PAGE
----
This will create a new DataStream by converting every String in the original collection to an Integer.

Once you have a DataStream containing your final results, you can write it to an outside system by creating a sink. These are just some example methods for creating a sink:

writeAsText(path: String)

print()

Once you specified the complete program you need to trigger the program execution by calling execute() on the StreamExecutionEnvironment. Depending on the type of the ExecutionEnvironment the execution will be triggered on your local machine or submit your program for execution on a cluster.

The execute() method is returning a JobExecutionResult, this contains execution times and accumulator results.

Please see the Streaming Guide for information about streaming data sources and sink and for more in-depths information about the supported transformations on DataStream.

Check out the Batch Guide for information about batch data sources and sink and for more in-depths information about the supported transformations on DataSet.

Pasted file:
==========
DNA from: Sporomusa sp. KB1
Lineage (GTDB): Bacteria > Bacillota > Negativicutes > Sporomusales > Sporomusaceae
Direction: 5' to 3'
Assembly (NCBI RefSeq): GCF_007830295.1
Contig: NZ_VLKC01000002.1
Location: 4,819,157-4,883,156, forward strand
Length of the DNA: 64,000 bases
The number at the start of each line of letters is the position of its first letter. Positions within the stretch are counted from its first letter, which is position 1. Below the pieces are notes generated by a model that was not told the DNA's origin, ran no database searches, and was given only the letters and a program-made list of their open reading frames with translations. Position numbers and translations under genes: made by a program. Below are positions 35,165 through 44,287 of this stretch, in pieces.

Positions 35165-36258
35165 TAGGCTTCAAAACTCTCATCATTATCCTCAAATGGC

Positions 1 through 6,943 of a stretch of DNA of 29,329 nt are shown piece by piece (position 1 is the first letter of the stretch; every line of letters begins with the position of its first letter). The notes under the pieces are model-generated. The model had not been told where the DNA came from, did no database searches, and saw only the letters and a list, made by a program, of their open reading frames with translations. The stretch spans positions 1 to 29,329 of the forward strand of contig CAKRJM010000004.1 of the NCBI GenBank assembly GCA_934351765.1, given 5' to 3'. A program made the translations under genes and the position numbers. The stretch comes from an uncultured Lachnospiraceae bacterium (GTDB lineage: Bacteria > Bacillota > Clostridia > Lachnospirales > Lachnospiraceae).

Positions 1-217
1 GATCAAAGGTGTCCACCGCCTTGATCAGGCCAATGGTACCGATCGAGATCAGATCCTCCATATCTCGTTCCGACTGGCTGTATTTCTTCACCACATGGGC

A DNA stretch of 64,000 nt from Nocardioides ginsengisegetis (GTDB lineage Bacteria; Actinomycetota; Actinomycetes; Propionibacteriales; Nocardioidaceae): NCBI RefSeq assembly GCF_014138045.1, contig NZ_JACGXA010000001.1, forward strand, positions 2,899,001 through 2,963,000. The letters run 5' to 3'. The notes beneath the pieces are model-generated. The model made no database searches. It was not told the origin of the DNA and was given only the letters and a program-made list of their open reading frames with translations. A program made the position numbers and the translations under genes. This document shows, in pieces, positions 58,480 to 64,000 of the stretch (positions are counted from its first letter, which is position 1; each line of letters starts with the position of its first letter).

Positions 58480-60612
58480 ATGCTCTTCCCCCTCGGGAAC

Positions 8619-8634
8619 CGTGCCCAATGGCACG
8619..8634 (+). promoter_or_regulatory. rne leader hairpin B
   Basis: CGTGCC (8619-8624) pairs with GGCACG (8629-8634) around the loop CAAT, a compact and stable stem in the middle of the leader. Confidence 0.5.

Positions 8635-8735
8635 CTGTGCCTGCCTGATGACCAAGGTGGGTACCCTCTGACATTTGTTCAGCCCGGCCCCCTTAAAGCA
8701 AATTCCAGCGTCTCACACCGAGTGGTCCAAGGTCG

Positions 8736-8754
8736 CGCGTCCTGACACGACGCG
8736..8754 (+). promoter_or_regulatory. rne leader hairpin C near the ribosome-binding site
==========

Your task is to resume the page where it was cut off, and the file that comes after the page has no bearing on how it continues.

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Lazy Evaluation

All Flink programs are executed lazily: When the program’s main method is executed, the data loading and transformations do not happen directly. Rather, each operation is created and added to the program’s plan. The operations are actually executed when the execution is explicitly triggered by an execute() call on the execution environment. Whether the program is executed locally or on a cluster depends on the type of execution environment

The lazy evaluation lets you construct sophisticated programs that Flink executes as one holistically planned unit.

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Specifying Keys

Some transformations (join, coGroup, keyBy, groupBy) require that a key be defined on a collection of elements. Other transformations (Reduce, GroupReduce, Aggregate, Windows) allow data being grouped on a key before they are applied.

A DataSet is grouped as

DataSet<...> input = // [...]
DataSet<...> reduced = input
  .groupBy(/*define key here*/)
  .reduceGroup(/*do something*/);

while a key can be specified on a DataStream using